Editorial | Puerto Rico deserves more from the U.S. government


AP Photo/Alejandro Granadillo

View of a house that was washed away by Hurricane Fiona at Villa Esperanza in Salinas, Puerto Rico on Wednesday.

By The Pitt News Editorial Board

Imagining waking up without power, and then waking up the next morning without power, and then the next and the next. This is the reality for people living in Puerto Rico. 

Puerto Rico has struggled with power outages for years. Since Hurricane Maria took place five years ago, more than one million customers periodically lose electricity due to the power grid’s instability. The 2017 storm cost nearly 3,000 lives and caused some areas to struggle for several months without power.

Hurricane Fiona, a Category 1 storm that has killed 16 people in Puerto Rico as of Saturday, prompted residents to storm prep with gas generators, substantial non-perishable food collections and lots of bottled water. Some Puerto Ricans even took to TikTok, showing their hurricane preparation in case they wouldn’t be able to access necessary resources.

In addition to power outages, half a million people experienced water shutoffs for three days after Fiona hit the island. At one point last week, only 40% of households had clean running water. 

Puerto Rico also experienced severe water shortages after Hurricane Maria and in periods of drought during the pandemic. People have also raised concerns about water contamination for years due to poor water management.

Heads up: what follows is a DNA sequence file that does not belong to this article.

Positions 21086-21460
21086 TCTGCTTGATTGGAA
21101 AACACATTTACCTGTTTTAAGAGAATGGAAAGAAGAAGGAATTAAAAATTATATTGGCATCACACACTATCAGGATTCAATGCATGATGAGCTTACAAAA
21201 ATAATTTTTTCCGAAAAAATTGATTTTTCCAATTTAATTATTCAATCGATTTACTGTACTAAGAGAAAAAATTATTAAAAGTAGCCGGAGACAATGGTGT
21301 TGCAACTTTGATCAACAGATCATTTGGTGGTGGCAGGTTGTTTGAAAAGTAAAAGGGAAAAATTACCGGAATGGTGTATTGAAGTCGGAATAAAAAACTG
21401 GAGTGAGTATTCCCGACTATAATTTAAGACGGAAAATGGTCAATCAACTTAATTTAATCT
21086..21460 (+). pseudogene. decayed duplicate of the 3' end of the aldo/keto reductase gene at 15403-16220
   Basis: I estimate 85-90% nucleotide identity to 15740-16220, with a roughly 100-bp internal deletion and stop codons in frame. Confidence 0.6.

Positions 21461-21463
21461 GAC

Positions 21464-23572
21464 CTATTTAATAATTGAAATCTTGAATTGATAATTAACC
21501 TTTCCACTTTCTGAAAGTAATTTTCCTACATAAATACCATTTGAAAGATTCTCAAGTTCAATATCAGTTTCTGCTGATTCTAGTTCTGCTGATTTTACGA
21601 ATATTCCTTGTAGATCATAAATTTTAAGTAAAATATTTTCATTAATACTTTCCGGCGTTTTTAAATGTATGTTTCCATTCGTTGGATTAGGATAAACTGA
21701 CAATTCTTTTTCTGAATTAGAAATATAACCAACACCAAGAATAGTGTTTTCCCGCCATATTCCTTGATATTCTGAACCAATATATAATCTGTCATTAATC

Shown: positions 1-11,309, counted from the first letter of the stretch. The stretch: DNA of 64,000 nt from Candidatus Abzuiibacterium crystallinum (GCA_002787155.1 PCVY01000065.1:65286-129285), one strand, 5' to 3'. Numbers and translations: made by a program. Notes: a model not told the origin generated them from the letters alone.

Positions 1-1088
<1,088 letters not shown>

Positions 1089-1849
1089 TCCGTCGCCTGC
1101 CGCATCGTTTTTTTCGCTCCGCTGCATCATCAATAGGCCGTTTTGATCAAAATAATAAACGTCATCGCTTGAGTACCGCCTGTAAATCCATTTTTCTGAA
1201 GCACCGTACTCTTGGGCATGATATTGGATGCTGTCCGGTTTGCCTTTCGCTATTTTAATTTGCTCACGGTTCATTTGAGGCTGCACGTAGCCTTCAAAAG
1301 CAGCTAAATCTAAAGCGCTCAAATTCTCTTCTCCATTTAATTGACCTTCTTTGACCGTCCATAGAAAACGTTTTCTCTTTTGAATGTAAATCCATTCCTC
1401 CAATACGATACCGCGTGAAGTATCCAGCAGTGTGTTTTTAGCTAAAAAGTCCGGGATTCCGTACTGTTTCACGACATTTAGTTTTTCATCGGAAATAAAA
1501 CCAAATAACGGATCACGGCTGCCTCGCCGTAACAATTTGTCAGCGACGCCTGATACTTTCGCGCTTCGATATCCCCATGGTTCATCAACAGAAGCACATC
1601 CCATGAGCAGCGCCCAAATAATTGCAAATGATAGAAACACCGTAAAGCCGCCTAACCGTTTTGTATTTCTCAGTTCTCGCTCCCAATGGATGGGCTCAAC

Even though Puerto Rico became a U.S. territory in 1898 and was designated a commonwealth in 1952, the nation has treated it terribly. Despite having U.S. citizenship, Puerto Ricans are not granted full participation in national or local politics, considering they don’t have electoral votes in presidential elections nor voting representation in Congress. 

The island also lacks “economic sovereignty.” The U.S. regulates its trade, currency and business affairs, preventing the island’s economy from growing independently. Years of bad economic policies and practices, in large part due to intervention by the federal government, have devastated Puerto Rico’s economy and made recovery harder.   

The Biden administration announced last week that the federal government will pay 100% of the costs of Puerto Rico’s recovery from Hurricane Fiona for the next month, including debris removal, power and water restoration, as well as food and shelter assistance. Although these are necessary efforts that will make a substantial impact, the government does not deserve praise for these moves. 

Puerto Ricans pay federal taxes — contributing $3.6 billion in fiscal year 2020 — and are entitled to the same assistance as states. 

Although the government has spent about $24 billion in disaster relief for the island since 2017, it demonstrates a lack of effective change if the power grid continues to fail and clean water isn’t accessible time and time again. If the government continues to mismanage disaster relief and not invest in necessary infrastructure, more Puerto Ricans will suffer and die at the hands of something preventable. 

Regardless of what’s to come, the U.S. must do more for Puerto Rico while it’s in control. Allowing citizens to live without power and clean water for sustained periods is inhumane. Puerto Rico deserves so much more and so much better.